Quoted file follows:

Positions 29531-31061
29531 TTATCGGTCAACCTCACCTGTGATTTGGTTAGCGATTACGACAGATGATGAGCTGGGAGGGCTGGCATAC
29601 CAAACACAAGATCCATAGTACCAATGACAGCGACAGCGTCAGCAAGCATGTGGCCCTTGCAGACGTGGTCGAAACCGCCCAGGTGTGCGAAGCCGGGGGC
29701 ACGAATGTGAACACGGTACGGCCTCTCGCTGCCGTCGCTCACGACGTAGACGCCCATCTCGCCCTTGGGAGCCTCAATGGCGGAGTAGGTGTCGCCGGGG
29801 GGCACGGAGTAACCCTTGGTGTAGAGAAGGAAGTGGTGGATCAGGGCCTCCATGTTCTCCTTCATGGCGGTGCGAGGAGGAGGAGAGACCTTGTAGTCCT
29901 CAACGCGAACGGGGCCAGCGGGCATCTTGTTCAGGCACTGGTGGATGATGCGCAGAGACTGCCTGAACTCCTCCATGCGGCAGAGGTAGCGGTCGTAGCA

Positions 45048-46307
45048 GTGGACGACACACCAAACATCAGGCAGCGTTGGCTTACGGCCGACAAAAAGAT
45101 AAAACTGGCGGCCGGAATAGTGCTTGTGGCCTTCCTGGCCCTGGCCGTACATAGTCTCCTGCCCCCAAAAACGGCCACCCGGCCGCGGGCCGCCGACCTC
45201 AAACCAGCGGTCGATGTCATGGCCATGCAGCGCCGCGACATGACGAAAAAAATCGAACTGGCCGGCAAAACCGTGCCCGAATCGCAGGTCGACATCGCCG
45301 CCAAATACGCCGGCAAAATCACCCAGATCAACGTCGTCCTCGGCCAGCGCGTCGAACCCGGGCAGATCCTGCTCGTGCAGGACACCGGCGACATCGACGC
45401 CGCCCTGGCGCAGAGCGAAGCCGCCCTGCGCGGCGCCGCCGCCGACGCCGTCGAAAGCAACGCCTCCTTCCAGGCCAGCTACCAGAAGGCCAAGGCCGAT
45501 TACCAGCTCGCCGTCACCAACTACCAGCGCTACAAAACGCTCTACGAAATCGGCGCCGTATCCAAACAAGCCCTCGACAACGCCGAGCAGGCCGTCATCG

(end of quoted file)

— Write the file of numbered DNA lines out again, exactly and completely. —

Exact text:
Positions 29531-31061
29531 TTATCGGTCAACCTCACCTGTGATTTGGTTAGCGATTACGACAGATGATGAGCTGGGAGGGCTGGCATAC
29601 CAAACACAAGATCCATAGTACCAATGACAGCGACAGCGTCAGCAAGCATGTGGCCCTTGCAGACGTGGTCGAAACCGCCCAGGTGTGCGAAGCCGGGGGC
29701 ACGAATGTGAACACGGTACGGCCTCTCGCTGCCGTCGCTCACGACGTAGACGCCCATCTCGCCCTTGGGAGCCTCAATGGCGGAGTAGGTGTCGCCGGGG
29801 GGCACGGAGTAACCCTTGGTGTAGAGAAGGAAGTGGTGGATCAGGGCCTCCATGTTCTCCTTCATGGCGGTGCGAGGAGGAGGAGAGACCTTGTAGTCCT
29901 CAACGCGAACGGGGCCAGCGGGCATCTTGTTCAGGCACTGGTGGATGATGCGCAGAGACTGCCTGAACTCCTCCATGCGGCAGAGGTAGCGGTCGTAGCA

Positions 45048-46307
45048 GTGGACGACACACCAAACATCAGGCAGCGTTGGCTTACGGCCGACAAAAAGAT
45101 AAAACTGGCGGCCGGAATAGTGCTTGTGGCCTTCCTGGCCCTGGCCGTACATAGTCTCCTGCCCCCAAAAACGGCCACCCGGCCGCGGGCCGCCGACCTC
45201 AAACCAGCGGTCGATGTCATGGCCATGCAGCGCCGCGACATGACGAAAAAAATCGAACTGGCCGGCAAAACCGTGCCCGAATCGCAGGTCGACATCGCCG
45301 CCAAATACGCCGGCAAAATCACCCAGATCAACGTCGTCCTCGGCCAGCGCGTCGAACCCGGGCAGATCCTGCTCGTGCAGGACACCGGCGACATCGACGC
45401 CGCCCTGGCGCAGAGCGAAGCCGCCCTGCGCGGCGCCGCCGCCGACGCCGTCGAAAGCAACGCCTCCTTCCAGGCCAGCTACCAGAAGGCCAAGGCCGAT
45501 TACCAGCTCGCCGTCACCAACTACCAGCGCTACAAAACGCTCTACGAAATCGGCGCCGTATCCAAACAAGCCCTCGACAACGCCGAGCAGGCCGTCATCG